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Giving Compass' Take:
• In this story from The Conversations, the authors discuss what makes an energy efficient appliance worth the cost for different individuals.
• How can clean, renewable, and efficient energy advocates use this information going forward? Can new products focus on cost efficiency? Can organizations encourage public behavior change so that more people will benefit from efficient appliances?
• To learn about the need for more efficient buildings, click here.
Have you ever seen one of those big yellow cards on refrigerators, washing machines and other new appliances? These government-mandated notices indicate about how much energy the average U.S. consumer will save by replacing their older model at home with one of these shiny new things.
Trouble is, different people use their appliances very differently – so most of us aren’t average consumers.
The biggest driver of how much money consumers can save by using more efficient appliances is their behavior. For example, 14 percent of the population either watches TV or leaves their television on for an average of 7.7 hours per day, while half of Americans watch only an hour a day.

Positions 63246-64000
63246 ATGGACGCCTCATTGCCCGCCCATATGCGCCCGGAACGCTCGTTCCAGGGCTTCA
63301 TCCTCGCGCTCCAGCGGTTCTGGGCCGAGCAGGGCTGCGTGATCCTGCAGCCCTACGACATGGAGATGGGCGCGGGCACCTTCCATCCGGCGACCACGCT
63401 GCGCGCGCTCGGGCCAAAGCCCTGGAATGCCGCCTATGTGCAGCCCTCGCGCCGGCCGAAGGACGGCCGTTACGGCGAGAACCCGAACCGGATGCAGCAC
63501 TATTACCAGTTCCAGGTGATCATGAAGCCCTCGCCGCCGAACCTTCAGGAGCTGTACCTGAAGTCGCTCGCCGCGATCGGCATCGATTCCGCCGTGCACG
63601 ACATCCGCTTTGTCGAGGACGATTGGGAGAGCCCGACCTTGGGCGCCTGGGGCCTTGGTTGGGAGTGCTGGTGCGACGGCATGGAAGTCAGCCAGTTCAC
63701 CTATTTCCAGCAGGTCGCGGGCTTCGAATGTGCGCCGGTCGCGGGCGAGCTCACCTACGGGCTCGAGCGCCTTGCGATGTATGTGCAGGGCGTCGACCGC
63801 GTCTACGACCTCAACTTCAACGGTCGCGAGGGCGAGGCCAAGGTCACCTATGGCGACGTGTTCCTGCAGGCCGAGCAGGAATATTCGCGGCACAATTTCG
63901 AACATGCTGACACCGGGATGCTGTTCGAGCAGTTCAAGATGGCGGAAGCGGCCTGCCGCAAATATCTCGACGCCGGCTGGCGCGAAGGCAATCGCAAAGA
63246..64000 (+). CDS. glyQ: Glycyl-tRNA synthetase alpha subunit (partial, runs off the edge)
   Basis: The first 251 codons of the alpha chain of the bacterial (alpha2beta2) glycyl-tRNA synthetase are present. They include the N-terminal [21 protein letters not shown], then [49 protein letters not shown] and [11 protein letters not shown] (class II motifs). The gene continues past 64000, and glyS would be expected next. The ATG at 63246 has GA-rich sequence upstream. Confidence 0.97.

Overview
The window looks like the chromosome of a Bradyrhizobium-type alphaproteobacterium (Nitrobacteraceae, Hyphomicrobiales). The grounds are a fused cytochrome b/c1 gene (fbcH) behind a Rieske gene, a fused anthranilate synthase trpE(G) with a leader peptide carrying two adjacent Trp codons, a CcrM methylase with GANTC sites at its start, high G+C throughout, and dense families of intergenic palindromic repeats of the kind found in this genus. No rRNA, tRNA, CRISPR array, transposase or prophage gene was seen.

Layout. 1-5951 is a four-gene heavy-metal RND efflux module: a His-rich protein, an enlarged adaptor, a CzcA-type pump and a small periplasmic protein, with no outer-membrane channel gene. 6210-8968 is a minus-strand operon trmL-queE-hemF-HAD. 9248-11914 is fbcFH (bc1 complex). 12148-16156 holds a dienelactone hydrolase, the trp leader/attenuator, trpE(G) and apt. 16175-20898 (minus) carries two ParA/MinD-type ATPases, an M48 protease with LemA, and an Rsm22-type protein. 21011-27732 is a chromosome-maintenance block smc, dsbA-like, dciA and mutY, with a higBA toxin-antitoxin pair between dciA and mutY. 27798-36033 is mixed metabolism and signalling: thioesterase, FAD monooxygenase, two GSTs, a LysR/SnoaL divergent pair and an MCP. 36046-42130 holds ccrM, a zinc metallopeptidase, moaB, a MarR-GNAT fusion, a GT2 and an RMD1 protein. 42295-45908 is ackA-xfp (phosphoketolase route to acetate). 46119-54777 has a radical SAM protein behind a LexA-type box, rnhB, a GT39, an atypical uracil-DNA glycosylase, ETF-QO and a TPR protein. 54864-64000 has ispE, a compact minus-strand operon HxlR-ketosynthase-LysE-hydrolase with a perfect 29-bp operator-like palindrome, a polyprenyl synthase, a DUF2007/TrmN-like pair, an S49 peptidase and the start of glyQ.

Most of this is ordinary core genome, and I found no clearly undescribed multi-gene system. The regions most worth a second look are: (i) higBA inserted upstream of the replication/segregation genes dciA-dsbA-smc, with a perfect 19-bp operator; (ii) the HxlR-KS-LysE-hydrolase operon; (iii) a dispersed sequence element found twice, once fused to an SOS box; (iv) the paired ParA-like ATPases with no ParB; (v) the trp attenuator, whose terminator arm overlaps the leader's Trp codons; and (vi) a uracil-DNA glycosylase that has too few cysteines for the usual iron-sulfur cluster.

And while 45 percent of U.S. households do laundry between two and four times every week, 10 percent of us are running between 10 and 15 loads. Another 8 percent use their washers and dryers once a week or less.
If you don’t use an efficient appliance very often, it’s harder to get the savings needed to compensate for the cost of buying it. For example, a standard top-loading washing machine that is about US$200 cheaper than an efficient model that uses up to 50 percent less energy. To justify the more efficient model, a consumer wants to save more than the extra $200 sticker price in their utility bills before replacing the appliance, typically about 11 years later.
We found that a household’s bottom line for buying a high-efficiency washing machine versus a standard one ranged from a $100 loss to saving $1,560. Where you might land on this spectrum depends on how many loads of laundry you and yours do every week and to a lesser extent, where you live.
Read the full article about efficient appliances by Eric Hittinger, Eric Williams, and Ashok Sekar at The Conversation.